“Hotline Girl” concerns a gentle woman working in a government helpline office, which Chen renders with a satiric edge. “She began typing, simultaneously pressing the button for Tell me more on four different windows.” In a Saunders-like burst, we witness our heroine trying to assist one caller in handling a corrupt judge, another in avoiding onerous taxes and a third in understanding why his pension is so meager.

And then, a bad boyfriend returns. He had hit her, had killed a cat — and now he’s back and disfigured. The story swerves when we learn the cause: a blast at a poorly regulated factory. Dig deeper and the state is never far from blame.

At its most elegant, a Chen story isn’t all an artful reimagining of a cool newspaper feature but instead something more imagistic and elemental, a reflection on how we all live, no matter where we live. The logic of her observations can be terrifying.

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There is virtuoso writing, which serves to sharpen her political allegories. The best case is the bonkers romp “New Fruit,” which imagines the arrival of a delightful, transportive new item at the grocery store. “What tasted to me like the look of freshly arranged sunflowers in a green vase might taste to you like the way your daughter’s tiny socked feet sounded romping down the hall,” Chen writes. One man claims a bite “tasted like I had just told a good joke and everyone was laughing.”

Of course, the fruit ultimately sours. “Most of us have heard by now that the government is supposedly developing a new variety .... They say it will be sweeter, that its trees will bear fruit in all seasons. Especially as the winter sets in, we are impatient to try it.” Seasons change, the government doesn’t: Its scary industrial power can be harnessed to build a multistory hospital in a week — and to manufacture consumer satisfaction in place of actual political agency.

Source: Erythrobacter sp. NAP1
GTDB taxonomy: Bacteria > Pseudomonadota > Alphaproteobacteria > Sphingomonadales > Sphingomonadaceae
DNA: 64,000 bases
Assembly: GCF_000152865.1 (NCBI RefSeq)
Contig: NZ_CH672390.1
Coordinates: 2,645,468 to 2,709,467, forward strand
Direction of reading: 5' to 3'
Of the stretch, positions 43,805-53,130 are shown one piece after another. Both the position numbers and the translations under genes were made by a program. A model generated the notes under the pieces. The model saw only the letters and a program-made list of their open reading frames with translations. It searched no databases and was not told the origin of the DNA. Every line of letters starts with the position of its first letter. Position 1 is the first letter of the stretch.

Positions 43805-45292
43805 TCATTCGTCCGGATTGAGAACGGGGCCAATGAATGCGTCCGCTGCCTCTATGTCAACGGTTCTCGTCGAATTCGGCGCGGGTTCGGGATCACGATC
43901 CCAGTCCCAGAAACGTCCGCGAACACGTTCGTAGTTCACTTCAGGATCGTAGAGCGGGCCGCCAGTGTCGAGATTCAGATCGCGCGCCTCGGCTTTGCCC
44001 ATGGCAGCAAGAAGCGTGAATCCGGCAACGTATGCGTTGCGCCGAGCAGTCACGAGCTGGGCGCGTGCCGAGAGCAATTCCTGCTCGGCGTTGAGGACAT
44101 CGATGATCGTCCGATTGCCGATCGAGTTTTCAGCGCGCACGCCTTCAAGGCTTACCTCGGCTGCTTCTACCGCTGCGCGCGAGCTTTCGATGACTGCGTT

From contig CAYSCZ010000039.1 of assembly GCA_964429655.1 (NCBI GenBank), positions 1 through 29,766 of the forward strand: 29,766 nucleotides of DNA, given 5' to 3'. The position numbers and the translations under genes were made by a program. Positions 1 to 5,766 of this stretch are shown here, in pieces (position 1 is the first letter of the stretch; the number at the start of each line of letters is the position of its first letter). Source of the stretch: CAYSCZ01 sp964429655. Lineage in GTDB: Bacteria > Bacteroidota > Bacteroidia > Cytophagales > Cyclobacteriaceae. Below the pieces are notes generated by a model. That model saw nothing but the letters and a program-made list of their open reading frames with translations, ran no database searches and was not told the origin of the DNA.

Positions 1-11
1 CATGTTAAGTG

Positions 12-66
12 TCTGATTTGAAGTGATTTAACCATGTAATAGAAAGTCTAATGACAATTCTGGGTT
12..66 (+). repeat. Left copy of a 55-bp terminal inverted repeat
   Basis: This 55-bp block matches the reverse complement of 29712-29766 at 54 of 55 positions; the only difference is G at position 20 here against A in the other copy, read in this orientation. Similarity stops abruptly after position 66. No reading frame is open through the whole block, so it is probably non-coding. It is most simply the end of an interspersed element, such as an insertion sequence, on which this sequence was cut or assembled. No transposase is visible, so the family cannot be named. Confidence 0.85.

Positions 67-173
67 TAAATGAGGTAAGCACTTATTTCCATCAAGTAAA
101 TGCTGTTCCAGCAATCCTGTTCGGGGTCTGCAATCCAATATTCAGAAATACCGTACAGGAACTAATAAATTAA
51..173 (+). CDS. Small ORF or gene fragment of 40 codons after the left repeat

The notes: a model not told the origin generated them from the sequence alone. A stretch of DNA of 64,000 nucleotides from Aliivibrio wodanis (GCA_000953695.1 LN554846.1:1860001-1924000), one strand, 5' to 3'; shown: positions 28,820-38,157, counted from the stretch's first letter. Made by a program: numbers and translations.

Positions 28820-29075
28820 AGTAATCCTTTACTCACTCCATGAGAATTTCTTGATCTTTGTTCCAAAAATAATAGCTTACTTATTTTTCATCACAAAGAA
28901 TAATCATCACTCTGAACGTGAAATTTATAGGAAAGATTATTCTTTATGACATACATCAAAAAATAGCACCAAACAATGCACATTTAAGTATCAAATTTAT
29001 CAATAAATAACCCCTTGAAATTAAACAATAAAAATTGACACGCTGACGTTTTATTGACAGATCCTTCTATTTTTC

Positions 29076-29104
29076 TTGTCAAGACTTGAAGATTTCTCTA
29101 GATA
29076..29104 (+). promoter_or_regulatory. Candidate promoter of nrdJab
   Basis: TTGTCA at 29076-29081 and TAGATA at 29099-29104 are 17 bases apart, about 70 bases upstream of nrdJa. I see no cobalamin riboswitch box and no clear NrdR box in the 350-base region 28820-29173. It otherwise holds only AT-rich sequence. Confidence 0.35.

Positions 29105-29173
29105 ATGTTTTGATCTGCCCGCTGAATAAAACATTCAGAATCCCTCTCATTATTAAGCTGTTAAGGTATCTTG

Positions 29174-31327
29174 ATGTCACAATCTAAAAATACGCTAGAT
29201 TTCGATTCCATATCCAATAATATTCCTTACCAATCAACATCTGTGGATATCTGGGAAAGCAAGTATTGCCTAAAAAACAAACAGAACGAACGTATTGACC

The most disturbing story is set not in dystopic-trending China but in Atlantic City. In “On the Street Where You Live,” the narrator reflects from jail on his love for a strange woman who disappeared. Our dread builds as he recounts moving into her apartment, hoarding her unopened mail and then worse. “I fell into the habit of wandering the strip downtown, picking out women here and there, following them when they caught my eye, never to their front steps, never approaching them, nothing like that, but sometimes you see a girl by herself and simply wonder: Where is she going?” Another guy gets in the way and does not fare well. “We all spend our lives looking for someone,” he muses in his cell; “why should he be the one who gets to find her?”


The most memorable story, the one that crystalizes Chen’s theme, concerns a train that is running late — very late. Suddenly a few weeks have gone by and officials still won’t let travelers leave the station. “Passengers must exit at a different station from where they entered,” a guard tells them. “It’s in the rule book.” But there’s TV and carts of food and blankets and, really, why would you leave? What do you want “upstairs”? Perhaps the secret ingredient in Chen’s fusion of reporting chops and creative force is her core insight into human nature: that in the face of loneliness, unfairness, oppression, we rationalize; we cling to small comforts.

“They’re taking good care of us,” says one prisoner. “That’s not the point,” a bereft passenger says. “What is the point?” the prisoner retorts. You can probably guess what happens when the train finally arrives.

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Deuel is the author of “Friday Was the Bomb: Five Years in the Middle East.”